We are pleased to announce the Spring Media Studies Talks, hosted by UMD Libraries, Special Collections in Mass Media and Culture, in Partnership with Media Studies at Catholic University of America.
Join us on March 26 at 4:30pm for a talk by Ethan Plaut of Stanford University.
Ethan R. Plaut received his Ph.D. in Communication in 2014 from Stanford University, where he continues his research as a postdoctoral fellow in the Program in Writing and Rhetoric. His dissertation addressed communication “avoidance”—the ways we limit our own communication—and other research interests include silence, propaganda, digital media, transparency, journalism, remix culture, media ethics, and humor. Recently published and upcoming work appears in both popular media and academic journals including Quartz, Public Opinion Quarterly, and Communication, Culture & Critique. Before coming to Stanford, Ethan spent three years working as a journalist in Phnom Penh, Cambodia.
Contact us at email@example.com with any questions.
Novelty News, May 1911
Special Collections in Mass Media & Culture is pleased to announce an upcoming guest lecture presented by Martin Johnson, Assistant Professor of Media Studies at Catholic University on:
- Date: Tuesday, October 21st
- Time: 4:30pm
- Location: 3rd floor instruction space in Hornbake Library North
The title of Dr. Johnson’s lecture is, “The Best Advertisement Will Never Be Written”: The Advertising Film Before Commercial Broadcasting.” He will discuss the attempts by producers of industrial films in the 1910s to create moving-image advertisements and, despite early setbacks due to resistance within the motion picture industry, the subsequent success of using non-theatrical spaces as advertising platforms.
Judicious Advertising, December 1912
“By locating these advertising films within a diverse media landscape,” Johnson claims, “it becomes possible to trace the emergence of ‘useful’ mass media in the early 20th century.”
The lecture is free and open to the public. Students in Communication and Film Studies are especially encouraged to attend. A reception will follow Dr. Johnson’s presentation.
Questions? Contact Mike Henry, Research Specialist, at firstname.lastname@example.org.
Driving and parking directions
Read the latest from staff in Mass Media and Culture.
Transmitter Spring 2014
Each month, the Special Collections displays rare, unique items from our collection that resonate with present-day events. On March 1st through March 31, 2013, visit the Maryland Room on the 1st floor of Hornbake Library and delve deeper into women’s history.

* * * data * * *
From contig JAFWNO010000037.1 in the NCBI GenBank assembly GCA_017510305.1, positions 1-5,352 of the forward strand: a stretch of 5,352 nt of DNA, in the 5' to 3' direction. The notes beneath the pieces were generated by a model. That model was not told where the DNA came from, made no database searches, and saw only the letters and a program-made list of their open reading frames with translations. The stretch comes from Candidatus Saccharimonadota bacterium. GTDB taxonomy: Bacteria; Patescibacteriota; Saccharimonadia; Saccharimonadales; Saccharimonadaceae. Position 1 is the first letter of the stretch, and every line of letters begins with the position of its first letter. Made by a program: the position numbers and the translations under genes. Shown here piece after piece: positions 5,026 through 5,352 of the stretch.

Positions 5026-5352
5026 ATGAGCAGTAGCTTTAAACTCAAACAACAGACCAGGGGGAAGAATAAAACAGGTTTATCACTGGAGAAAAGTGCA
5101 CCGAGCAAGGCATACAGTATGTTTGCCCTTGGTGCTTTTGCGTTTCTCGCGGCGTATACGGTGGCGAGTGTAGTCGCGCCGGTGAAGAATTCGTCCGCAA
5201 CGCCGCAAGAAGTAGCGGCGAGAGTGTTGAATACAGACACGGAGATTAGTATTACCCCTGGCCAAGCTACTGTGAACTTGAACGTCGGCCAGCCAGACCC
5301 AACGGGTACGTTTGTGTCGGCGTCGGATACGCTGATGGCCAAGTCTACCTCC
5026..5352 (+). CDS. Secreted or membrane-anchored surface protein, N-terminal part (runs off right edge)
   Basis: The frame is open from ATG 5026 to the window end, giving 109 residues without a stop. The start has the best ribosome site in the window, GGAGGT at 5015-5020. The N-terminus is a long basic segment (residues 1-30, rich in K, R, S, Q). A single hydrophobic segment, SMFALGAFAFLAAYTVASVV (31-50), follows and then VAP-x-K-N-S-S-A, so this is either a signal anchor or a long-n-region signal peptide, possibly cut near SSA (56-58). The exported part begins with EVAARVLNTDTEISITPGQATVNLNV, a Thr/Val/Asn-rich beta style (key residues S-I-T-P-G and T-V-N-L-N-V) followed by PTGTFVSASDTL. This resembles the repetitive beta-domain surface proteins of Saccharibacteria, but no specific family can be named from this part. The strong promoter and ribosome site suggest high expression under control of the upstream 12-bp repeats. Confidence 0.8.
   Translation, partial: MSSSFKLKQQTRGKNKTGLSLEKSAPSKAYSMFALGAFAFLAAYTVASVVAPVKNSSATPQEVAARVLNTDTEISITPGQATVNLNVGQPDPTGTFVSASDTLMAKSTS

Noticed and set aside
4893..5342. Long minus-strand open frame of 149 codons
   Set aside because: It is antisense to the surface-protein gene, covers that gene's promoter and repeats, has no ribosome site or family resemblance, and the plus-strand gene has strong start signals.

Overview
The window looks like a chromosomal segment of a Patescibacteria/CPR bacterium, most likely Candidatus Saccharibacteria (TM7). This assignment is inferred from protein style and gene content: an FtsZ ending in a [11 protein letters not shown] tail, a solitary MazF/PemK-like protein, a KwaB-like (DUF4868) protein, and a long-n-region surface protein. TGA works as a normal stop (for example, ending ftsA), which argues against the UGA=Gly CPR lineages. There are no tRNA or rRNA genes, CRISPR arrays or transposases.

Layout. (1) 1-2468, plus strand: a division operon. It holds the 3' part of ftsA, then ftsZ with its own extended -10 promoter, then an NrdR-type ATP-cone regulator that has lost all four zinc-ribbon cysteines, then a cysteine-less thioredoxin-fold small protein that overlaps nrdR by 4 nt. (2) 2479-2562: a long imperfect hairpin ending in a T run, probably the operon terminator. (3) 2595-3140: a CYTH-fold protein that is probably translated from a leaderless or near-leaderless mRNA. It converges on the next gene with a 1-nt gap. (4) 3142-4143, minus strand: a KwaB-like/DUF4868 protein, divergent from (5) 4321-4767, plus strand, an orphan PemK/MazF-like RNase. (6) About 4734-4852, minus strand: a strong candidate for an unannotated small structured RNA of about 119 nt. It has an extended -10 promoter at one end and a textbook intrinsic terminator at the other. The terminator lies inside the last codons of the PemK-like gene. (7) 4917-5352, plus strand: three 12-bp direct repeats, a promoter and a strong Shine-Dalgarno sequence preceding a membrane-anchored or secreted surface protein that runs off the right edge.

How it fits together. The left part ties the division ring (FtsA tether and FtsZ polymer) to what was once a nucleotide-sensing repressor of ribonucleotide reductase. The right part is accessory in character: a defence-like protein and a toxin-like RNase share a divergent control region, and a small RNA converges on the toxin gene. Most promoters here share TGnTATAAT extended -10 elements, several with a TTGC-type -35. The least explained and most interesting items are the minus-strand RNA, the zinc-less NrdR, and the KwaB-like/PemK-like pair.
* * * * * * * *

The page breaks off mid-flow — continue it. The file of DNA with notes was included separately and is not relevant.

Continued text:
Our display honors International Women’s Day on March 8th.
I think how wonderful it would be if some writer could find a formula for giving women the substance and not the shadow of life.
– Mona Kent, in an interview with Time Magazine. September 12, 1949.
Mona Kent (1909-1990) was a radio and TV script writer. She wrote every episode of radio soap opera “Portia Faces Life.” Kent defines the problem driving the emotion in this soap opera as “a conflict between her wish to be a wife and mother, to keep a neat and cheerful home for her husband, Walter, and raise his children properly–and the ever-recurring necessity of being a lawyer and career woman in order to keep groceries in the kitchen.” Clearly, Kent had identified a relevant, divisive problem: an article in “Radio and Television Mirror” in 1950 asks readers, “Does a working wife cheat her family?” and encouraged women to write in with their opinions.
In an interview with Time Magazine, Kent criticizes the soap opera women for the success and power that derives from a set of self-sacrificing virtues. The writer speculated that “possibly, the American woman feels actually so dependent, economically and emotionally, that she has to appease her insecurity by identifying herself with one or more soap opera heroines.” In her novel, Mirror, Mirror on the Wall, Kent writes, “how much should a woman sacrifice for the man she loves?” To Kent, a virtuous and self-sacrificing woman like Portia, defined only by her love for her husband and children, lives only as a formula for soap-opera heroines.
16” RCA Victor “Orthacoustic” transcription disc, made for the NBC’ Thesaurus label (“A Treasure House of Recorded Programs”). Recorded programming was prohibited on the national radio network but RCA/NBC didn’t mind getting into the business of producing transcriptions and providing canned programs to local stations…
Read the full article here!
This just in: the latest news from Special Collections in Mass Media and Culture! Read the Winter 2013 edition of Transmitter, the official bulletin of the Broadcasting Archives.
Revisit television’s early days with Max Morath… Learn about the family-friendly character of Pick Temple from his correspondence… Suit up in sequins with “Queen of Super Circus” Mary Hartline… celebrate with the 2012 Giants of Broadcasting… and more!
Stay tuned for more great updates from Transmitter.
The Special Collections staff have been hard at work creating new ways for you to discover our unique archival and manuscript collections. To see the latest additions to our database of archival finding aids, visit ArchivesUM. You can search for the finding aids in two ways.
Use the drop down list under “Subject” to select guides related to particular topics. Our new categories include:
There were also a number of Mass Media collections added to the Women’s History subject category.
To see all new Mass Media guides, select “Mass Media and Culture” from the drop down list under “Collection Area”.
We were thrilled to have Testudo (the University of Maryland mascot) recently visit us in Special Collections! We had a lot of fun teaching him about researching primary sources, online finding tools at UMD, and the many collections available for research. He decided to create a Flickr photo-guide for using the Special Collections. Visit it at ter.ps/19h and let us know if it helps you too!